graphic design

Photography

Vignette: Steve Squall


"Wabi-sabi is the quintessential Japanese aesthetic. It is a beauty of things imperfect, impermanent, and incomplete. It is a beauty of things modest and humble. It is a beauty of things unconventional..." — Leonard Koren


Photographer, Steve Squall

Photographer, Steve Squall

Photographer Steve Squall’s images luxuriously embrace old school Black & White tonalities and the now-rare use of nude models in nature. As an artist, he is seeking to reconnect to the fundamentals, an intention driven by a specific, almost spiritual motivation.

“My current body of work focuses on the female form with an emphasis on the Japanese aesthetic philosophy of Wabi-Sabi,” explains Squall. “The images focus on simplicity in execution, embracing spontaneity - the ‘happy accident’, and finding the beauty in imperfection. It's largely a reaction to the highly produced work that I do for a living that often requires an entire team of creatives, heavy attention to detail, and a sizable amount of equipment to create.”  

"Kasho" by by Steve Squall, 20x20in, photograph (2016), $350 |  BUY NOW

"Kasho" by by Steve Squall, 20x20in, photograph (2016), $350 | BUY NOW

“Allowing myself to simply walk into a setting with nothing but a camera body, a single lens, a model, and just exploring while stopping to shoot when we find interesting scenes or stunning natural light has been quite a freeing experience. The work has helped me to rediscover the simple joy of just taking a photo without having a jumble of variables running through my head. It's reminiscent of the feeling I got so hooked on when I first picked up a camera and would just point it at whatever I thought looked interesting without worrying about too much else.”

"Wabi-Sabi Portfolio No. 1" by by Steve Squall, 810in, photographs (2016), $350 |  BUY NOW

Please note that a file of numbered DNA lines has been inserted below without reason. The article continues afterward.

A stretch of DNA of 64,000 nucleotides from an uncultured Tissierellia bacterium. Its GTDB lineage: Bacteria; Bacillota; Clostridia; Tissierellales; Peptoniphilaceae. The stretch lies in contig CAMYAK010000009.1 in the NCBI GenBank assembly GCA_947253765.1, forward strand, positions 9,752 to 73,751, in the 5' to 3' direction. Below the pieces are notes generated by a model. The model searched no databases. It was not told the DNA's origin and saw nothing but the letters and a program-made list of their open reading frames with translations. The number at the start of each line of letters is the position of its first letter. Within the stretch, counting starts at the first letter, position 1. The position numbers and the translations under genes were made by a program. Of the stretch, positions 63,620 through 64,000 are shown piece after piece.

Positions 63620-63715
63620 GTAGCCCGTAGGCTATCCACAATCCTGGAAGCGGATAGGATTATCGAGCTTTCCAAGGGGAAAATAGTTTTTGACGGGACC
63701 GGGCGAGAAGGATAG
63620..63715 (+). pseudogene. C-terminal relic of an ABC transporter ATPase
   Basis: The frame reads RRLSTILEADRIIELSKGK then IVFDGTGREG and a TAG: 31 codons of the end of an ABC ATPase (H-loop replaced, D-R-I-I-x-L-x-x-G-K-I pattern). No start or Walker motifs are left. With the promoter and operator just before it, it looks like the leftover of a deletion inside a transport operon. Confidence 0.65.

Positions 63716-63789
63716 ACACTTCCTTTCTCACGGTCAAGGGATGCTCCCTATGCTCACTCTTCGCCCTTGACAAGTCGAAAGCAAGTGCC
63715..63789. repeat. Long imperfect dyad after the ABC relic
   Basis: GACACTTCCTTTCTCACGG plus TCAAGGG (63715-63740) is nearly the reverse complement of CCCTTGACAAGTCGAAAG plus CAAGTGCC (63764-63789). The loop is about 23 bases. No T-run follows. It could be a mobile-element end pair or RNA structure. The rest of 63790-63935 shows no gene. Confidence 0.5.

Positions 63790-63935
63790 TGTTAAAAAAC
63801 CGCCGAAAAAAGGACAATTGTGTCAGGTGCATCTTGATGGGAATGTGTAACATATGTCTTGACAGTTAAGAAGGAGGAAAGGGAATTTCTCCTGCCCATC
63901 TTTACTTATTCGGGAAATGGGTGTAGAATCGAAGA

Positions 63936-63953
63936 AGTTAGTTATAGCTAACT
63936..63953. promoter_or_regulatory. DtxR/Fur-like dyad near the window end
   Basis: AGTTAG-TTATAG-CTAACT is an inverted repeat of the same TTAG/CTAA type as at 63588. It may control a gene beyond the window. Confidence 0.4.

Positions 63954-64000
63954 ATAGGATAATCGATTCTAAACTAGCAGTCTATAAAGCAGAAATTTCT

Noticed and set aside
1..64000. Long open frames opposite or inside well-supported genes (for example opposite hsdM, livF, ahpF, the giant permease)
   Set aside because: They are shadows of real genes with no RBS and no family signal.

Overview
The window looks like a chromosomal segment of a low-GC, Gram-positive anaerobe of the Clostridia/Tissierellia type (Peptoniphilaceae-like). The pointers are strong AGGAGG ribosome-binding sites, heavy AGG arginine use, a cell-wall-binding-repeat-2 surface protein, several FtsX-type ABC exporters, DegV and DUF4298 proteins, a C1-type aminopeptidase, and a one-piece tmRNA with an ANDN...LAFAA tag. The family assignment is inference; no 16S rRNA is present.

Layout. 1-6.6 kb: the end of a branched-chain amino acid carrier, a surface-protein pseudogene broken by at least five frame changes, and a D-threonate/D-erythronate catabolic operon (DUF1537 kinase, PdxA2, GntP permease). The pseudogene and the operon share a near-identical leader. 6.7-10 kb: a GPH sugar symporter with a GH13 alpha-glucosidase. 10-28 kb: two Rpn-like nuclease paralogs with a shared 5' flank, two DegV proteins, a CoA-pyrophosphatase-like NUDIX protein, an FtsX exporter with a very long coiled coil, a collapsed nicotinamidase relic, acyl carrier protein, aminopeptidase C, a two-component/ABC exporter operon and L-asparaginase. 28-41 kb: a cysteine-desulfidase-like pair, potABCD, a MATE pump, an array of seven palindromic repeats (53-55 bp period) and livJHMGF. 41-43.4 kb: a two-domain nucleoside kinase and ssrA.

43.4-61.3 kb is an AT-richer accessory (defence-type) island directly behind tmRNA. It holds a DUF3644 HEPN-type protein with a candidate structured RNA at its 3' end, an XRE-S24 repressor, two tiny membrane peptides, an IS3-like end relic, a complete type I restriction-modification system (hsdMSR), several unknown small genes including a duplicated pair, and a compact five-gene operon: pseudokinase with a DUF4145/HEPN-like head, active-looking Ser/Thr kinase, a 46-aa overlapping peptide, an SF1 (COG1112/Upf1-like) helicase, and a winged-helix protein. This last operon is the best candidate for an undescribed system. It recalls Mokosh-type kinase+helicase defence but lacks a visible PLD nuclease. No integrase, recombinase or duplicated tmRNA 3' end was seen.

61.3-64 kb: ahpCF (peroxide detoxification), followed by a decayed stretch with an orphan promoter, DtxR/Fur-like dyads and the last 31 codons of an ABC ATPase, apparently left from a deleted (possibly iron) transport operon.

"Wabi-Sabi Portfolio No. 1" by by Steve Squall, 810in, photographs (2016), $350 | BUY NOW

Squall’s images are classic in their juxtaposition of the soft human flesh against the stark and harsh textures of the elements. A woman stretched out across a large rock, her hair spread across the surface, is a formal study in contrasting textures, but also a suggestion of humankind in relationship to the environment, the artificial raiment of society discarded but the exposed flesh separated from nature by a vulnerability that cannot be so easily erased.

“I liken the experience to the famous quote attributed to Picasso: "It took me four years to paint like Raphael, but a lifetime to paint like a child." Well, it took me more than four years to photograph like a pro, and now I'm learning how to photograph like a child.”

Hometown: Shively, Kentucky
Education: BA in Graphic Design, Indiana University Southeast, 2009.
Website: www.stevesquall.com

"Cassandra No. 1" by by Steve Squall, 20x26in, photograph (2016), $350 |  BUY NOW

"Cassandra No. 1" by by Steve Squall, 20x26in, photograph (2016), $350 | BUY NOW

"Enso" by by Steve Squall, 20x20in, photograph (2016), $350 |  BUY NOW

"Enso" by by Steve Squall, 20x20in, photograph (2016), $350 | BUY NOW

Written by Keith Waits. Entire contents copyright © 2017 Louisville Visual Art. All rights reserved.

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Painting

Vignette: Barry Burcaw

Burcaw standing next to one of his sold paintings.

Burcaw standing next to one of his sold paintings.

Geometry is the mathematical method of understanding specific spatial relationships and forms through numbers. Humankind requires it to build the society they occupy, but is also can be applied to less concrete forms, such as the construction of music. In the paintings of Barry Burcaw, architectural vistas are rendering in abstract terms that are schematically precise, but the structures don’t seem bound to bedrock.

The connecting forms could be the levels of skyscrapers stretching out to the far horizon while simultaneously obscuring that line, but Burcaw cites music as an influence as well, so that one is forced to ponder the shapes and forms as elements within a symphony; layers of notes and phrases meticulously constructed on the page in an academic method. Yet, when played, the score lifts away from the cold, analysis of the blueprint to become something that feels organic and heightened. Musical and visual harmony become metaphorical companions as Burcaw’s strategy with color and composition do the same for the viewer.